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The Importance of the Indie Genre: Sundance Film Festival

By Laura Brack and Sydney Russ in Arts & Culture

The Sundance Film festival returned to Utah on January 21st to showcase another year’s worth of indie films to an audience filled with film enthusiasts.

The Sundance Festival has a well-established history, beginning in 1978, and finally returning again in 2016 to Utah from January 21-31. Many came from all over the US to enjoy the premiered films. These pictures are always chosen carefully, with thousands of submissions every year.

“They've got relatively well known cast members, but up and coming directors and screenwriters, which is always an interesting combination,” said aspiring filmmaker and Boulder High School student Maya Caulfield about a few premiers at the event.

The crowd, including Caufield, was subject to varying types of films, from the dramatic to the downright silly.

Some of the films, including “Dark Night” and “The Birth of a Nation”, provide social commentaries on sources of conflict in today’s society. Others, like “The Chickening”, embody the humorous aspect that makes the festival so well-accredited with the masses and critics alike.

Each film is independently directed and shot, with no affiliation to any big Hollywood producers. For those aspiring to be in the business, the ride up is always difficult with Hollywood’s need to satisfy big ticket films over the more risky business of more original titles.

That’s why the event is especially important for those like Caufield. The festival has been the starting ground for many aspiring filmmakers. Wes Anderson, the Coen Brothers, and Quentin Tarantino all began their film careers with entries in Sundance.

“Indie films will always be a stepping stone,” said Caulfield, “but I don't think it's a bad thing to move on. A bigger budget can help you realize your vision more fully.”

Submissions total in above 12,000 per year. The competition is stiff, but it provides an initiative for independent filmmakers to reach a larger audience.

At the end of the festival, the films are pitted against each other in the final awards ceremony. It contains categories for every kind of film. Animation, documentaries, and all varieties of short films are considered carefully for each category. The three most well known awards are the U.S. Grand Jury Prize, The Directing Award: U.S. Dramatic, and the Waldo Salt Screenwriting Award: U.S. dramatic.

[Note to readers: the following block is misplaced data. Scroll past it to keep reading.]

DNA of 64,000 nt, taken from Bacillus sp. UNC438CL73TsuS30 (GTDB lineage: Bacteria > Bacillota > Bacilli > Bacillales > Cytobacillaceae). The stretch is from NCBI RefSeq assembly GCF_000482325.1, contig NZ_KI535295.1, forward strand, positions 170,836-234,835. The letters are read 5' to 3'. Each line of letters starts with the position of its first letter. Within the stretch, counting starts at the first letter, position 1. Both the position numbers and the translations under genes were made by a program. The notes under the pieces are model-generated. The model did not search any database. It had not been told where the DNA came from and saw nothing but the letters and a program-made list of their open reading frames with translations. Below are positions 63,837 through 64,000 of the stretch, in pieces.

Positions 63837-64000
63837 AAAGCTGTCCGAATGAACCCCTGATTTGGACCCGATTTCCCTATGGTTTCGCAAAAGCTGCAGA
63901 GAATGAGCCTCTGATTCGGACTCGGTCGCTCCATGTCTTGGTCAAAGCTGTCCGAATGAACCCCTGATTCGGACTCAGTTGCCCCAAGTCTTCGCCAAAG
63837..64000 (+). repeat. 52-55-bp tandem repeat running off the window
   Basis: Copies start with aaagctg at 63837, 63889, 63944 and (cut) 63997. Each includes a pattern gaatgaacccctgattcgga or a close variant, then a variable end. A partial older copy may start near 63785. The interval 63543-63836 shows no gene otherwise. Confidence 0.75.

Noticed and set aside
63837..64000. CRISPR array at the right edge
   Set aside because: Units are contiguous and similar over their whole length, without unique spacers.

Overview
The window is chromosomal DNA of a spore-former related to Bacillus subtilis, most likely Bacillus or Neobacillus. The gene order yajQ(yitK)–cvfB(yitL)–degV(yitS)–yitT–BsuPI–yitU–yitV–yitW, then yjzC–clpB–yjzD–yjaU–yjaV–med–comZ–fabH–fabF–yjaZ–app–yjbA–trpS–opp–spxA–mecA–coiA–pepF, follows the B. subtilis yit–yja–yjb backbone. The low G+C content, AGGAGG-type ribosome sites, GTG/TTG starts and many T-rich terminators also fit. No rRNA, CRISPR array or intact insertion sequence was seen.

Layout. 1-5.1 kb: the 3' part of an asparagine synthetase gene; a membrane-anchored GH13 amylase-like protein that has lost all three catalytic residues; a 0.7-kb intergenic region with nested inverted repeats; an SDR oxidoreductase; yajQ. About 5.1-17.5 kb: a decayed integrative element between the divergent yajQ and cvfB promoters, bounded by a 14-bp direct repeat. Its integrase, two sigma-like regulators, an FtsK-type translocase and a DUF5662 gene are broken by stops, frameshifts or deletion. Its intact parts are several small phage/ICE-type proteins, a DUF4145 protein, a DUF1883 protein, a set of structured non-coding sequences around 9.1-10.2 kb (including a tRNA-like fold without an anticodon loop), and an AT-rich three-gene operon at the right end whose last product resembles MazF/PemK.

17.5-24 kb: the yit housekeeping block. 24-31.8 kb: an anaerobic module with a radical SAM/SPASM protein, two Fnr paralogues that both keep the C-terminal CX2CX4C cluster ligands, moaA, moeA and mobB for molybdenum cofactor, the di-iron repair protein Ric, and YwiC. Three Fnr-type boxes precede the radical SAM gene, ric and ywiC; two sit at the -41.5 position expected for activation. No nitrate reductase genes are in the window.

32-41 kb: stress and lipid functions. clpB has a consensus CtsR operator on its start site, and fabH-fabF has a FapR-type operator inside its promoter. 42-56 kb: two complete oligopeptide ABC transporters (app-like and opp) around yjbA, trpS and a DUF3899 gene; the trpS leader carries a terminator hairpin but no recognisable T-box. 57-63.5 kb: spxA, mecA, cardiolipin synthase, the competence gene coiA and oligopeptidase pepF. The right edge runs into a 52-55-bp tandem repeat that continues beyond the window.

This year, one of the most anticipated films, “Swiss Army Man”, a comedy-drama starring the renowned Daniel Radcliffe, won the Direction award for dramas. “The Birth of a Nation” took the U.S. Grand Jury Prize, with the Waldo Salt Screenwriting Award going to “Morris from America".

The awards aren’t the only important part. The rest of the festival has the possibility to be just as inspirational for event-goers. Other popular attractions include the Filmmakers Lodge, which allows anyone to have conversations with the writers and directors of the films.

“Seeing one of those panels last year inspired me towards my current career path,” said Caulfield.

Events like the Sundance Film Festival are important for the film industry. They provide a chance for indie film creators to be recognized as well as inspiring students like Caufield to go for a career in the filmmaking business.

Even more than the chance to get popular, they give a fresh perspective on filmmaking with productions that are allowed to stray from Hollywood’s constraints. The Sundance Film Festival and events leave the door open for

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